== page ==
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Re: Reasons to build a home

by untiltoday » Sun Sep 15, 2019 23:26

  • It can be warmer inside a house.
  • It's silly to limit the number of beds if they fit — unless you make automatic police that fines you for violating these arbitrary rules, but while that's an entertaining thought, I am not sure I'd want to play such a game — but a high number of people or furnaces with closed windows, while it increases warmth, gradually pollutes the air (see the discussion of the Smoke mod).
 

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Re: Reasons to build a home

by Yvanhoe » Mon Sep 16, 2019 01:44

I like that idea! However I think many mechanics are still missing in the default game to make it really work. Here are a few ideas from different games (mostly One Hour One Life and Dwarf Fortress)

- Define a home as a closed volume, with windows and doors considered like walls if they are closed (allow the possibility for indoors doors)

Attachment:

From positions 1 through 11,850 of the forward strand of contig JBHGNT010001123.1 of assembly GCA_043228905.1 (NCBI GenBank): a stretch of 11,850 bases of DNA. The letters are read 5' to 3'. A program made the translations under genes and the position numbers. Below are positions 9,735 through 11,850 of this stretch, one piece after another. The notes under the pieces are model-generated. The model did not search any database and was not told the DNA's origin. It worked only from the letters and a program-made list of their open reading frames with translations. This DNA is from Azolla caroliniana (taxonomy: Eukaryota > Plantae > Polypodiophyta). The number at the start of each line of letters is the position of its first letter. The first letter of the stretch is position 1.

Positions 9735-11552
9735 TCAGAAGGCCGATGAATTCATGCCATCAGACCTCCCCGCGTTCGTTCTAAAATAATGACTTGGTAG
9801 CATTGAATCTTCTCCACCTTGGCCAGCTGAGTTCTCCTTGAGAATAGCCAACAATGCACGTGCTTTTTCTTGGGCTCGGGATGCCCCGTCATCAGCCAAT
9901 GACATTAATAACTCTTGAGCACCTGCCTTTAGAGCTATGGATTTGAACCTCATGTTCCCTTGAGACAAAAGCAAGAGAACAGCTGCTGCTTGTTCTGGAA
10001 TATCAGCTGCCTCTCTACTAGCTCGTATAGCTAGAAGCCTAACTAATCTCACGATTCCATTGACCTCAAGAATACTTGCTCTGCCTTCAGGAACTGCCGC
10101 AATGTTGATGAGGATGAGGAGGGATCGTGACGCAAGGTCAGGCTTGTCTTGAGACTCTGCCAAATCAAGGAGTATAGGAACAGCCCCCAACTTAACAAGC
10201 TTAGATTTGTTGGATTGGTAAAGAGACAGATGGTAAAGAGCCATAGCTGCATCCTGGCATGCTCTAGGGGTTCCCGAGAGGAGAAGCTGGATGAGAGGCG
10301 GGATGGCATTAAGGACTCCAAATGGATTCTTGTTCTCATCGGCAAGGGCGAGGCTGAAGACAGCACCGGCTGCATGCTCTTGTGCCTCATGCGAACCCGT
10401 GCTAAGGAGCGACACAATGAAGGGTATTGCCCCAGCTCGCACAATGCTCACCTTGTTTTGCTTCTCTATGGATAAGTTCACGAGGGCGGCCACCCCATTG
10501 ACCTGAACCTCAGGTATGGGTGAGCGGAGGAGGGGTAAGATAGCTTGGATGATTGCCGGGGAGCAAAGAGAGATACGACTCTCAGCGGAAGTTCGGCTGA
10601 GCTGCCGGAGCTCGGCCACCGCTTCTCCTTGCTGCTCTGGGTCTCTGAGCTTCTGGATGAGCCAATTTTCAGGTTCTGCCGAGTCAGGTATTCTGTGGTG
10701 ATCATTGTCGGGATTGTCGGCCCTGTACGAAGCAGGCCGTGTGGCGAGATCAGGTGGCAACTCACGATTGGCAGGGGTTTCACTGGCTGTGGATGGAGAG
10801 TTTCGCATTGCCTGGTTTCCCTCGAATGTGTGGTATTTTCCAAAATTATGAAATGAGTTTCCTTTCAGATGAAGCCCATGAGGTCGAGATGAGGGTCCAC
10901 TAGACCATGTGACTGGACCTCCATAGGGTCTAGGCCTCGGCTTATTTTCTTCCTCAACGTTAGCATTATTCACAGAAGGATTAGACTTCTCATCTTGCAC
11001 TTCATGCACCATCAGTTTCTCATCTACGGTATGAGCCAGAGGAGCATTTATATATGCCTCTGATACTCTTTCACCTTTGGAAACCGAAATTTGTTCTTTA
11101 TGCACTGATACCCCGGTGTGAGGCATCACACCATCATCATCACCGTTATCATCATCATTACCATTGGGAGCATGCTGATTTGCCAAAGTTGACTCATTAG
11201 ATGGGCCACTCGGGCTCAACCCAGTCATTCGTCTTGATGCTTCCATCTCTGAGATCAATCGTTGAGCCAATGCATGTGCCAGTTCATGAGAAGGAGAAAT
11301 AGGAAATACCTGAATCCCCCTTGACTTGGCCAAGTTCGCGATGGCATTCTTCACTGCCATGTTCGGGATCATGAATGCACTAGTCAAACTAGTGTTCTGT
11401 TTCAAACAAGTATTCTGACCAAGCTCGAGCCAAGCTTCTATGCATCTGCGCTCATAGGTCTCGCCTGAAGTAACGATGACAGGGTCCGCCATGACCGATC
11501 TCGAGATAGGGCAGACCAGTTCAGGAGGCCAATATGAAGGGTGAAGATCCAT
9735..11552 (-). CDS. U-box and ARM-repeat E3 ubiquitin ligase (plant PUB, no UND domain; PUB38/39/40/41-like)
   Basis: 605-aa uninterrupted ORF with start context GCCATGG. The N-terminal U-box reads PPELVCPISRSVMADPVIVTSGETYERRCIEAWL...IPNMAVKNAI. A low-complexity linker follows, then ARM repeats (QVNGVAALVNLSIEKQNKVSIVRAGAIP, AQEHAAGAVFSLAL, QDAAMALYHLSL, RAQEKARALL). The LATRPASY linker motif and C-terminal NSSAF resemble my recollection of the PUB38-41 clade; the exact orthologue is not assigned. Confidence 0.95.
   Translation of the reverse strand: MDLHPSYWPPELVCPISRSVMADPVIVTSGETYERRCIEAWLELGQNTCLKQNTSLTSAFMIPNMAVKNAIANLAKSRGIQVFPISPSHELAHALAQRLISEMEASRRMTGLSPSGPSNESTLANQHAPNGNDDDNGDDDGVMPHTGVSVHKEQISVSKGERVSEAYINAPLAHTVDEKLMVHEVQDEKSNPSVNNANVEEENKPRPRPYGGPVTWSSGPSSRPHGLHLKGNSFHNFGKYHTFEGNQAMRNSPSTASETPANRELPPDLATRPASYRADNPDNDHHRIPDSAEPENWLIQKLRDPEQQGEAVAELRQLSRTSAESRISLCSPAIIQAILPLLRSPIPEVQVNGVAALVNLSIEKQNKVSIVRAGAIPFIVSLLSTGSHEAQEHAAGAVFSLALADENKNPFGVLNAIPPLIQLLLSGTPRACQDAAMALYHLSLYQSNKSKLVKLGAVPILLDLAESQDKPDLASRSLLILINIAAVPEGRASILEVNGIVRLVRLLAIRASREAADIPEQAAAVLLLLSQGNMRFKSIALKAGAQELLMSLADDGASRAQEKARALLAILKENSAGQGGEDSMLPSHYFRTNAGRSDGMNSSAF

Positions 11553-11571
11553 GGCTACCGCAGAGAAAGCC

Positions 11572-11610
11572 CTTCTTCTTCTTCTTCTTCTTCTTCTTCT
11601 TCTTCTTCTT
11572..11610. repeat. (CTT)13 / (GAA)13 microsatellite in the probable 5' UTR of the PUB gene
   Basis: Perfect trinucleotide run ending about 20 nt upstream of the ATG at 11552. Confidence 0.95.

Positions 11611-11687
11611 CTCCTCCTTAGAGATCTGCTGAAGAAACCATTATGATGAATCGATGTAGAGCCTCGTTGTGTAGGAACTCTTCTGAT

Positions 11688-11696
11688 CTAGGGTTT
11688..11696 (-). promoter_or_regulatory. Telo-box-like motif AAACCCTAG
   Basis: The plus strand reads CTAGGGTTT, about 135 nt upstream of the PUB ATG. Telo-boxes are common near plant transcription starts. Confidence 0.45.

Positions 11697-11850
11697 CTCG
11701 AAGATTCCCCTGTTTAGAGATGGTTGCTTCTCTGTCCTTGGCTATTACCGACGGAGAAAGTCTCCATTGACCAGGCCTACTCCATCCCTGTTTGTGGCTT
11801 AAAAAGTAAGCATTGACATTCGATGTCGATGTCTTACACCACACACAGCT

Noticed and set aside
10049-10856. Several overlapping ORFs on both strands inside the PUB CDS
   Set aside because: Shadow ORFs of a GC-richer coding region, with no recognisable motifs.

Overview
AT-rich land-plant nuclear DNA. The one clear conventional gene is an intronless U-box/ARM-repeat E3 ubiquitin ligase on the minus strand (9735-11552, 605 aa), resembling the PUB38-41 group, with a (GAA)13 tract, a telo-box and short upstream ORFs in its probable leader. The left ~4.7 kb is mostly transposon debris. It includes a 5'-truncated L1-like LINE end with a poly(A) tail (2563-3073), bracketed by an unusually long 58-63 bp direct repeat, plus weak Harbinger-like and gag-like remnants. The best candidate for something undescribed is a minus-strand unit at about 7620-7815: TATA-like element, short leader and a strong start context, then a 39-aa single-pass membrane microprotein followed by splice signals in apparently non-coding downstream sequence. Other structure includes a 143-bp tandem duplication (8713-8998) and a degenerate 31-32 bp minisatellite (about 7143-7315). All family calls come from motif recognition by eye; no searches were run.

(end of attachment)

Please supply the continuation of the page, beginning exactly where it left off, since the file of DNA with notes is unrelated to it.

- Closed walls, a floor, a carpet over a floor, a roof, all add heat to the house. While in a warm place, hunger is much slower.
- Some objects add comfort. In DF, they have a mood mechanics, it could be translated as hunger or speed of healing. That made sense to have sculptures and masterwork furniture in dwarves appartments.
- Objects left outside end up rotting. Food gets bad. Especially if caught in the rain.
- Objects can be stolen by mobs if not in a safe place.

Also, I am of the opinion that the default inventory is really too easy on the player, but forcing a player to do trips back home all the time is annoying so I would enjoy a mechanics where you can extend your inventory functions by building some things in your home (maybe with a limited range effect?).

E.g:
- You only start with one inventory row but every chest in your home adds a row in your inventory.
- You can only have access to the armor page if you have a armor stand at home (in real life, armors require regular maintenance)
- Crafting grid is 2x2 by default but become 2x3 or 3x3 by building some kind of workbenches.
- You heal only if you have some medical supplies at home.
- You may automatically consume some food in your home (maybe something in a special container) when you get hungry.
- A repairshop in your home would allow tools to be more durable or to slowly regenerate over time.